Matt Hooks is a retired member of the U.S. Army.

I was not around on Tuesday, June 6, 1944 and today there are few remaining who were. It is a day that rests in American history alongside Dec. 7, 1941, Nov. 22, 1963 and Sept. 11, 2001. Normandy, which served as a turning point in World War II, is forever etched in history by one name – D-Day.

The attack had been planned for more than a year. A great deal of equipment and weapons had been transported across the Atlantic Ocean in advance. The invasion was the culmination of President Franklin D. Roosevelt’s Grand Strategy, especially in his decision to pursue Germany first.

It was launched as “Operation Overlord” and, on that day, nearly 160,000 American, British and Canadian forces landed on five beaches along a heavily fortified French coast: Gold, Juno, Sword, Omaha and Utah. It was one of the largest amphibious military assaults in history and remains a day some historians consider the single most important day of the twentieth century.

President Roosevelt detailed the purpose for the allies that participated in the events on that fateful day by saying, “They fight not for the lust of conquest. They fight to end conquest. They fight to liberate.”

In less than a week the vision of that liberation had spread. The beaches were fully secured and over 326,000 troops had landed on Normandy. The operation had established a solid second front in Europe. It’s success left Adolf Hitler’s armies trapped in a vice, fighting the Red Army in the East, and Allied Forces in the West.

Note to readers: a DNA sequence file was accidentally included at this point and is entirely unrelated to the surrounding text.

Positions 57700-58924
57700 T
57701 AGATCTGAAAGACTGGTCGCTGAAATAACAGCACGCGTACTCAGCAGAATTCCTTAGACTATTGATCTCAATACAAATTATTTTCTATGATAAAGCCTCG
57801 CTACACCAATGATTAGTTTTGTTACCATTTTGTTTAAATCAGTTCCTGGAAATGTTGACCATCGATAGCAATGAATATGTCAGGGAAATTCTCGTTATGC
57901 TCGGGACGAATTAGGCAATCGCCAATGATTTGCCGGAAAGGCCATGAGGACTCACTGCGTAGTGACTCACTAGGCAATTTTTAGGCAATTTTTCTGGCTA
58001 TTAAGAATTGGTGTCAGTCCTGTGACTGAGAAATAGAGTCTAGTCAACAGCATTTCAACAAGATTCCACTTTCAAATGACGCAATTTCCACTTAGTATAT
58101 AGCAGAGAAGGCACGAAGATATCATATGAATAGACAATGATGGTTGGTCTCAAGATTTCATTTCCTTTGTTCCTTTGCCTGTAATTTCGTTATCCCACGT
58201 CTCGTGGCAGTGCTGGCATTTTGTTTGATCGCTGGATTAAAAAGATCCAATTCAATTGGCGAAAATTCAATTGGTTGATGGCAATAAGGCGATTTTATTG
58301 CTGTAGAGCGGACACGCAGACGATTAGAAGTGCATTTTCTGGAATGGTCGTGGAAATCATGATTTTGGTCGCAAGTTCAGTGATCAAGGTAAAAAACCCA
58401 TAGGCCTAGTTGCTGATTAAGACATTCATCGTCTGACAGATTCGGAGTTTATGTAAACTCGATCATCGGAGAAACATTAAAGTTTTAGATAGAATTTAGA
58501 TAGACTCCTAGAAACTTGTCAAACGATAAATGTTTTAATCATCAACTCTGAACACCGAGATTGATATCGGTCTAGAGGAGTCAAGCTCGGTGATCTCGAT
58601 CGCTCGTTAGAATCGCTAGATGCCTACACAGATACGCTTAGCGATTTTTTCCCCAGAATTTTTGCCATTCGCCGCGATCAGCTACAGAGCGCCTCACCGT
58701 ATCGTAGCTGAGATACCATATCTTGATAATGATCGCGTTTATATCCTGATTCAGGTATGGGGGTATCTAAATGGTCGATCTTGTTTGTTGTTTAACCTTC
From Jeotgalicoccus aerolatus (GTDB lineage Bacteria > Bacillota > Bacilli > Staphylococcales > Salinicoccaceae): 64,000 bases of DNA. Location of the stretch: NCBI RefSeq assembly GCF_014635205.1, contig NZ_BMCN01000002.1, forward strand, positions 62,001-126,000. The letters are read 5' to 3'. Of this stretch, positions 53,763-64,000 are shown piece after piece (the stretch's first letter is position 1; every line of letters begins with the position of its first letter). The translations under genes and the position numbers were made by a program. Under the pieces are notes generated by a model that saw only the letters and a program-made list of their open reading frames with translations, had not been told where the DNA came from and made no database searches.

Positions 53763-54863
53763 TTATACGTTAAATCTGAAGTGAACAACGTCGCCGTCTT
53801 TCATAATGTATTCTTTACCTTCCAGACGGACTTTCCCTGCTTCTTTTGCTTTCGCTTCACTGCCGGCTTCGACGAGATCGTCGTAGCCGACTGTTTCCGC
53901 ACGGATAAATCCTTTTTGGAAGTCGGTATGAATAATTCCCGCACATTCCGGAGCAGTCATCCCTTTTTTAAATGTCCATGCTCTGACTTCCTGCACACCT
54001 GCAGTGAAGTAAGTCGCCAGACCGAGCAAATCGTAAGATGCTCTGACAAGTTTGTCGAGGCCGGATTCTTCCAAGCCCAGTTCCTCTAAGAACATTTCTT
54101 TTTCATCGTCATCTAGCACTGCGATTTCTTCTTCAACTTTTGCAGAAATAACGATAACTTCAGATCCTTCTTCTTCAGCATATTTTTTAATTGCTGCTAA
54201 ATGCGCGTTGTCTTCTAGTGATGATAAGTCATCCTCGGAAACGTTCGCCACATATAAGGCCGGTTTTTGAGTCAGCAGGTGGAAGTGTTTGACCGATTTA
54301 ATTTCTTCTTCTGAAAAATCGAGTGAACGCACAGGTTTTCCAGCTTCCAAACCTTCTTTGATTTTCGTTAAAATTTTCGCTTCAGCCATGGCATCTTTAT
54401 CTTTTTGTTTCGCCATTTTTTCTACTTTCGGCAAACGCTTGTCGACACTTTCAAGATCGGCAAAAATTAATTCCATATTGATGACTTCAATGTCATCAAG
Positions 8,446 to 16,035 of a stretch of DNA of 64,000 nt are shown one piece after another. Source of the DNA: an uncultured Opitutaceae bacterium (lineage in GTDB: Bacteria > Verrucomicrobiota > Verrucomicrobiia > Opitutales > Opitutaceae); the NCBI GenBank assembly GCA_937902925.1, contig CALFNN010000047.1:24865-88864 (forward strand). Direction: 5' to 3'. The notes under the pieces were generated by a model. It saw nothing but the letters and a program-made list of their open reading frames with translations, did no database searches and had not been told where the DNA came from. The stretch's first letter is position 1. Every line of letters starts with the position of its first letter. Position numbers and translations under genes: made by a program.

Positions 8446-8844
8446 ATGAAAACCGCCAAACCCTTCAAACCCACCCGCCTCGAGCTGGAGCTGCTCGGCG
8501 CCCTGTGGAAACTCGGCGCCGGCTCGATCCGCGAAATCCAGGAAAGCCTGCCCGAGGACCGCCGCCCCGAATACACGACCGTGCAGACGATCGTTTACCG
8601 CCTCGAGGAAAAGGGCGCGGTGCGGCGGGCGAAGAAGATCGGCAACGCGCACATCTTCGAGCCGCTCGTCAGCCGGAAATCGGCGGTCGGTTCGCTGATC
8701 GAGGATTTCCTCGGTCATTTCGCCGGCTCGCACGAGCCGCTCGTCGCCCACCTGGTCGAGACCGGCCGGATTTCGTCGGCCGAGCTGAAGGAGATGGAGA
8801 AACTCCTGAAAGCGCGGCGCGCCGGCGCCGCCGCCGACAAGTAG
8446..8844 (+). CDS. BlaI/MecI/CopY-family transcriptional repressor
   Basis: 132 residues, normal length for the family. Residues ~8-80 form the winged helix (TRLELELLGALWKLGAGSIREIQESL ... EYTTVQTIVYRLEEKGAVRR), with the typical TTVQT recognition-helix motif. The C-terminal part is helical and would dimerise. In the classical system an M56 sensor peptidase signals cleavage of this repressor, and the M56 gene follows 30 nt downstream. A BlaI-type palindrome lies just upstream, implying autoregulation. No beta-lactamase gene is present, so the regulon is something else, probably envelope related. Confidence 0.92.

In the following weeks, Allies fought their way across the land in the face of determined German resistance. By the end of June, the Allies had seized the vital port of Cherbourg and were poised to continue their march across France.

The events on that day were costly but successful, hundreds upon thousands of soldiers sacrificed everything so that our country, and other nations could preserve their way of life. Now 75 years later the importance of the events on D-Day live just as strong and deep as they did then.

For future generations who read about D-Day in history books or see reproductions in film (i.e. Saving Private Ryan) know that people can come together for the common good to fight against tyranny, oppression and persecution.

As I said in the beginning, I was not around on that date, but it is a moment that echoes in time and will never be forgotten.

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